Turmoil from Tonga but Business as Usual in Fiji

While Ratu Tevita and Barbara Dreaver from Tonga, copied by today's NZ Herald's editorial,  are predicting the imminent overthrow of the Baimarama Government,  Bainimarama, Government and Fiji are carrying on business as usual. And support for Government seems to be growing, as evident in the PM's visit to Beqa and Kadavu, and the President's visit to Rotuma.  Read on ...

Speaking to civil servants in Vunisea, Kadavu, where he opened the new wharf late  last week, the PM  urged civil servants to be professional in their conduct and execution of duties, and to network with different ministries to ensure smooth transition of services. He said he had received reports on the laxity of service provided by certain government departments; and urged the audience "to serve the people with all their heart so that we regain their confidence in us."  

They should be asking why certain work or services are not progressing, and learn to strike a balance between family time and the hours they need to dedicate to serving members of the public, and enhance government projects and programmes on the island.  -- Based on No:1068/MOI. This has been his constant message on all provincial visits, and is consistent with Pillar 4 of the People's Charter, the improvement of Public Service delivery. 

The PM also opened the Talaulia Nursing Station at Yawe  in the northern part of Kadavu, known for its large earthenware cooking pottery made by the women of Nalotu village.  The station consists of a medical services building and nursing quarters, built by the RFMF, at a cost of $34,000. Villagers will no longer need to pay up to a $100 boat fare to visit the hospital at Vunisea for minor and routine treatment. The people and elders  of Talaulia thanked the PM and Government for the nursing station, another development that is in line with Pillar 10 of the Peoples Charter, improved health service delivery. --Based on No.1064/MOI.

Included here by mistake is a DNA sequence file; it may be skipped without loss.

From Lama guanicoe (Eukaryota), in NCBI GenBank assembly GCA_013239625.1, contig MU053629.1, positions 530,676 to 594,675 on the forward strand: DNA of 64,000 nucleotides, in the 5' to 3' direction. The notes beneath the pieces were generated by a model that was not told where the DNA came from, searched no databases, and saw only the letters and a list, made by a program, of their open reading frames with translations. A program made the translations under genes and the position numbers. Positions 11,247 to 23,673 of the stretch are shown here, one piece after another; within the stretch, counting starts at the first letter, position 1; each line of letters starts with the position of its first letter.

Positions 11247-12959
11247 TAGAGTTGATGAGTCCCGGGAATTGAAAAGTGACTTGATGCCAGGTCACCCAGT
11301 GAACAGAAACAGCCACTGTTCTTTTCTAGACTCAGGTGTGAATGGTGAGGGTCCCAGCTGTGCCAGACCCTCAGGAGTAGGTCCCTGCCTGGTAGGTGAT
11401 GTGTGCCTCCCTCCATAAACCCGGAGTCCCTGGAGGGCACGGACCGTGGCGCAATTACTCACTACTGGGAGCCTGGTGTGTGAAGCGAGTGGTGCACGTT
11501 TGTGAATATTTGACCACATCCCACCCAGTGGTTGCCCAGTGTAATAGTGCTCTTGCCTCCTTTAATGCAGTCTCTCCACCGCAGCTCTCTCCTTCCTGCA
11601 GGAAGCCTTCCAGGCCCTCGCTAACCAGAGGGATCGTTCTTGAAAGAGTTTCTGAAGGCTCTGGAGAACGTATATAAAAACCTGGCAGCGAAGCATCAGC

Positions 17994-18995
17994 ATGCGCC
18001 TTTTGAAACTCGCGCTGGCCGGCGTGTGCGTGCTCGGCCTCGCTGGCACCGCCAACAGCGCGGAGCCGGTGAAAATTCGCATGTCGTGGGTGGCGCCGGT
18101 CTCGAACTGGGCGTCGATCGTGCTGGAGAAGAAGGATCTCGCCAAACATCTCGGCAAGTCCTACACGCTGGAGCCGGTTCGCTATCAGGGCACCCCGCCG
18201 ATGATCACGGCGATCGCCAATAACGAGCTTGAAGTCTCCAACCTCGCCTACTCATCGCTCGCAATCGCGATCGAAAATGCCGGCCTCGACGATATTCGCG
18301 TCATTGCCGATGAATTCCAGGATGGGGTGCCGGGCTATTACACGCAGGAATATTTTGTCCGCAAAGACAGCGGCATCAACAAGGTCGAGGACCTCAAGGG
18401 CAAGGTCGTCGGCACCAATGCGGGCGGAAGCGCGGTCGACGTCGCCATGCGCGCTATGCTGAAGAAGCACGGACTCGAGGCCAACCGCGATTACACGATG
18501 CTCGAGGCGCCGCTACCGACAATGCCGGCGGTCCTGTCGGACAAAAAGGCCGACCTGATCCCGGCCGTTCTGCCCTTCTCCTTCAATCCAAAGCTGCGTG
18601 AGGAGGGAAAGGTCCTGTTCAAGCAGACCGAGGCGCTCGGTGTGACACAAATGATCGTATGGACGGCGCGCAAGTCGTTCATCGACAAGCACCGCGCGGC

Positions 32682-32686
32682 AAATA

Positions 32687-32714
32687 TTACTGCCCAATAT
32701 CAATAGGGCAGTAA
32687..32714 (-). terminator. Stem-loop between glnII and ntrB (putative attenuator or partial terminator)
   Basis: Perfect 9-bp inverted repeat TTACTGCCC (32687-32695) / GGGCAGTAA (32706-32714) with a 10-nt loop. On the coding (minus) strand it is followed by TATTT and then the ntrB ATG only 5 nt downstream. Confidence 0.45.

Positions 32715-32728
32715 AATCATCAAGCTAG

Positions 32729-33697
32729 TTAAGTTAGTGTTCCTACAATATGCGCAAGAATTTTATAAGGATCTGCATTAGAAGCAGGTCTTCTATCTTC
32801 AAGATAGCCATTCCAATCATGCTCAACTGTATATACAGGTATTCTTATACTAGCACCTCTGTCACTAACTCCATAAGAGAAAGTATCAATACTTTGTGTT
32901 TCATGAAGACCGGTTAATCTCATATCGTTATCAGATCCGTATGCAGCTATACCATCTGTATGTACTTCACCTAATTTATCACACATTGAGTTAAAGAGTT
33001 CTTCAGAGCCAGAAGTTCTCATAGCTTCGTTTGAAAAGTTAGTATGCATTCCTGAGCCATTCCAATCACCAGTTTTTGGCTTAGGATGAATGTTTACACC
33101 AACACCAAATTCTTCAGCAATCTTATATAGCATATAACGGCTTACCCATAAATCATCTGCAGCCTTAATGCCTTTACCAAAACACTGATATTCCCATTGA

And Beqa island, as earlier reported, says it supports Government and the People's Charter. The particular significance of this endorsement is that Beqa is part of Rewa province whose paramount chief Ro Teimumu Kepa (Ratu Tevita's aunt) who staunchly opposes the Government.

And earlier in the week the island of Rotuma, that already supported the Charter,  thanked Government for what it had done in Rotuma. 

All ethnic Fijian provincial councils (other than Rewa and Ratu Naiqama Lalabalavu in Cakaudrove)  have now endorsed the People's Charter, the Government and the way forward.  It is also reasonable  to assume that most of the 40% of the population that is not ethnic Fijian support the Roadmap and are looking forward to dialogue.  All support, of course, is conditional, but if Government stays on course, the support should remain.  

The significance of events over the past week that revolve around Ratu Tevita is not that there is any real threat to government, or that Government will abandon the Roadmap and Elections in 2014, but that these distractions delay the very things that would win Government more approval, namely the lifting of PER and the start of dialogue on constitutional and electoral reform earlier than next year.


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